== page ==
One of the first and most important tasks for any new administration is appointing members of the president’s cabinet, cabinet-level officials, and agency heads. These high-level appointees help determine the policy priorities and actions of the new administration and are critical to maintaining a functional and successful executive branch. The majority of these appointees need to be confirmed by the Senate, which means the process can continue on into the first few weeks or months of a new presidency. So far seven of President Biden’s appointees have been confirmed by the Senate, and the remainder will be voted on in coming weeks.
As appointees have been named, it’s become clear that the Biden administration has been taking the priorities of young Americans into account, including our generations’ calls for stronger diversity in the administration, increased power behind efforts to protect the climate, and bold solutions to address the student debt crisis. There are many qualified cabinet and cabinet-level appointees that young people are likely to support, but we wanted to highlight three of the appointees we’re excited to see in powerful government roles for a variety of reasons—from proven track records that we think will serve young people well, to historic representation, to a newly created position that responds to the priorities articulated by young Americans during the 2020 campaign.
Rohit Chopra, Director of the Consumer Financial Protection Bureau
Rohit has long been a champion for the rights and protection of student borrowers, who are disproportionately likely to be young people and people of color. Chopra, who is currently a commissioner on the Federal Trade Commission, previously served as the assistant director of the Consumer Financial Protection Bureau (CFPB), where he worked directly on protections for people with student loans. As director of the CFPB, young people can expect Chopra to restore the CFPB’s founding mission to protect Americans from bad actors who seek to exploit them and be a consistent advocate for young consumers. Previously, Rohit served as a senior fellow at the Center for American Progress and worked alongside Generation Progress to address the student debt crisis.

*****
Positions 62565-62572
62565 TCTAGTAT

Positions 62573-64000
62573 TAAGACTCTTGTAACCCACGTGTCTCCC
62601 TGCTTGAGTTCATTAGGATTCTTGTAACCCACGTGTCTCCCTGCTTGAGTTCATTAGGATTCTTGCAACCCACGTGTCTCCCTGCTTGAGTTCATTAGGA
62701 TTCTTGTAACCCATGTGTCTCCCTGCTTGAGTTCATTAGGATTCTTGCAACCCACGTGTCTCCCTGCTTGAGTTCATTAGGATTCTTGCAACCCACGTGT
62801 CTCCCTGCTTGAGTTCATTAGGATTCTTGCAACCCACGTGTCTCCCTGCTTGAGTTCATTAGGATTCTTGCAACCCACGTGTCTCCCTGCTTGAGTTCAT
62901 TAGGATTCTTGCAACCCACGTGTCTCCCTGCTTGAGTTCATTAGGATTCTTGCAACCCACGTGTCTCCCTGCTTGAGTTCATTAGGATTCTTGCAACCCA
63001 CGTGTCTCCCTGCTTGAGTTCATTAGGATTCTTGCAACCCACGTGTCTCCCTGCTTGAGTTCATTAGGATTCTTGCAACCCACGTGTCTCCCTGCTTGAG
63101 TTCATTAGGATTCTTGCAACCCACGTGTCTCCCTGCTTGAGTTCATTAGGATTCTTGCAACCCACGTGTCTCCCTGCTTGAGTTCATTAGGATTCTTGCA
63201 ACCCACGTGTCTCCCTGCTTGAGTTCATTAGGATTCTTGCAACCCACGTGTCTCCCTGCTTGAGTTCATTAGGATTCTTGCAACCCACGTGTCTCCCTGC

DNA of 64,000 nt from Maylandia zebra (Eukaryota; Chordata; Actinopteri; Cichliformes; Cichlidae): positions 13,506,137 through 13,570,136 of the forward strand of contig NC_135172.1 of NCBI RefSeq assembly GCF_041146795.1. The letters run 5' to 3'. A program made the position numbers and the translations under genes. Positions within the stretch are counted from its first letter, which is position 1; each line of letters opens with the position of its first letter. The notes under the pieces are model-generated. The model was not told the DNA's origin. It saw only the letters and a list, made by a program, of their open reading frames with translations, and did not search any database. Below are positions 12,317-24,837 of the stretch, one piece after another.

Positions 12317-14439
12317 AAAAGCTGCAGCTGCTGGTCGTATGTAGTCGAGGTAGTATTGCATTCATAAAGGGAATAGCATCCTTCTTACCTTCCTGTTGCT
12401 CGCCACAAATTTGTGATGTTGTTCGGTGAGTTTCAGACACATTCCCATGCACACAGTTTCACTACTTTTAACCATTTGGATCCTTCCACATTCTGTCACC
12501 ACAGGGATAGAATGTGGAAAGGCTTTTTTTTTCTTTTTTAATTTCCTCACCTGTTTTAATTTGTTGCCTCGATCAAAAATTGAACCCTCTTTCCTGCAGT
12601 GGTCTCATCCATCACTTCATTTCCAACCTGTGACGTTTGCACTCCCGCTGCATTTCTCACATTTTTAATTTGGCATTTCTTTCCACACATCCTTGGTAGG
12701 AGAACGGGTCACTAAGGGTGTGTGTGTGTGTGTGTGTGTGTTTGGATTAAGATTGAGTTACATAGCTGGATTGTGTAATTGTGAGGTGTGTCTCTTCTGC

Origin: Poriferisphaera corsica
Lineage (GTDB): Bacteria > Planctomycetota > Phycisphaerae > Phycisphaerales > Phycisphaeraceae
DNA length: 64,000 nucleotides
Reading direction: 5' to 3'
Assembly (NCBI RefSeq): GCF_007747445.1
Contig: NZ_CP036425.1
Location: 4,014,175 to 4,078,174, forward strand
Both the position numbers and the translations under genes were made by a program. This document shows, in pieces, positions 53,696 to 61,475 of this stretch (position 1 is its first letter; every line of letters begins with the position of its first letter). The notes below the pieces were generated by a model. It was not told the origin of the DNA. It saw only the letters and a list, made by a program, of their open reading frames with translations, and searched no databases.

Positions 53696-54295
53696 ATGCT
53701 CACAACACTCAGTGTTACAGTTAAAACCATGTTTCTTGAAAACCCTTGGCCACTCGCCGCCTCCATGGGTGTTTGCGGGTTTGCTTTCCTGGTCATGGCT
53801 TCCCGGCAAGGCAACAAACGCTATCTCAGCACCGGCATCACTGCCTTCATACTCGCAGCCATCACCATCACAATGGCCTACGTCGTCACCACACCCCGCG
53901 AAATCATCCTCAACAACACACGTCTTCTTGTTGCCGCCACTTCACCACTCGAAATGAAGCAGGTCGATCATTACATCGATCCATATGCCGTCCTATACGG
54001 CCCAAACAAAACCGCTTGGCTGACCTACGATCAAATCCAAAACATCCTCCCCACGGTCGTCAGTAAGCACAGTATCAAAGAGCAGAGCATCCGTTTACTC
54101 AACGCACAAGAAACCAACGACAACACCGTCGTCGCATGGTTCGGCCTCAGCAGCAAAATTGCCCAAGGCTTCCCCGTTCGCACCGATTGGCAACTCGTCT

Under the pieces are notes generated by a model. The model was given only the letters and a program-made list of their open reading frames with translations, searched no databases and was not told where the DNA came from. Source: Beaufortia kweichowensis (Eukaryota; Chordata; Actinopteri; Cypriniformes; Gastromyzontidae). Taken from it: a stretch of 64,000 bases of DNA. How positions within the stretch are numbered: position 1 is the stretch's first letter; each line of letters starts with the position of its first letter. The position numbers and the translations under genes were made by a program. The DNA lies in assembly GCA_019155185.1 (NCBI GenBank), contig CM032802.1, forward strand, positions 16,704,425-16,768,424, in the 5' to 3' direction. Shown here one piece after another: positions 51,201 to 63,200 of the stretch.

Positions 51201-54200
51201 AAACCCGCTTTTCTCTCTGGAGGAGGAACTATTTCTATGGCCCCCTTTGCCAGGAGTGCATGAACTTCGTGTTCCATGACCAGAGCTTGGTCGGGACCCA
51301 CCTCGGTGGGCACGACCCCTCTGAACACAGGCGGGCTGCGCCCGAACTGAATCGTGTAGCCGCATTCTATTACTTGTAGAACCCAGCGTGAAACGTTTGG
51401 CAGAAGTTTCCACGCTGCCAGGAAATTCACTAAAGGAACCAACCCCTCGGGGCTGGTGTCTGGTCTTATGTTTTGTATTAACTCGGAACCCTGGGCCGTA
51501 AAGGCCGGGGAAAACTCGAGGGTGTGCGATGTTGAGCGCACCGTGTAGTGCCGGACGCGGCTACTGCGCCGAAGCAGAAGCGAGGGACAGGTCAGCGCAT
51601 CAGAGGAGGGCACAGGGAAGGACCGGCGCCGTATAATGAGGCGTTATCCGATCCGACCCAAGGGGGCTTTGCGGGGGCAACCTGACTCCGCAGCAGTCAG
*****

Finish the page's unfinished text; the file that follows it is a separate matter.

Deb Haaland, Secretary of the Interior
Even before Biden named Rep. Haaland as his choice for Secretary of the Interior, many young people—including young Indigenous activists and progressive groups like the Sunrise movement—were actively calling for Biden to appoint her to lead this agency because they trust her to stand up to fossil fuel corporations and prioritize preserving resources threatened by lax environmental regulations and climate change. If confirmed, Rep. Haaland, currently a Congresswomen representing New Mexico, will be the first-ever Indigenous person to serve as a Cabinet secretary.
Gina McCarthy, White House National Climate Advisor
Gina McCarthy, who previously served as the head of the Environmental Protection Agency under President Obama, will be the first person to hold the newly established position of White House National Climate Advisor. In this role, McCarthy will serve as Biden’s chief advisor on domestic climate change policy. During the presidential campaign, young people were adamant that climate change must be addressed by the incoming administration as the critical and life-threatening issue that it is. This new role is a signal that the Biden administration has heard those demands and agrees that the climate crisis should be addressed at the very top levels of government. In her capacity as national climate advisor, McCarthy has already signalled that intersectionality will be a priority in the administration’s domestic climate policy—an approach that many young climate activists have called for.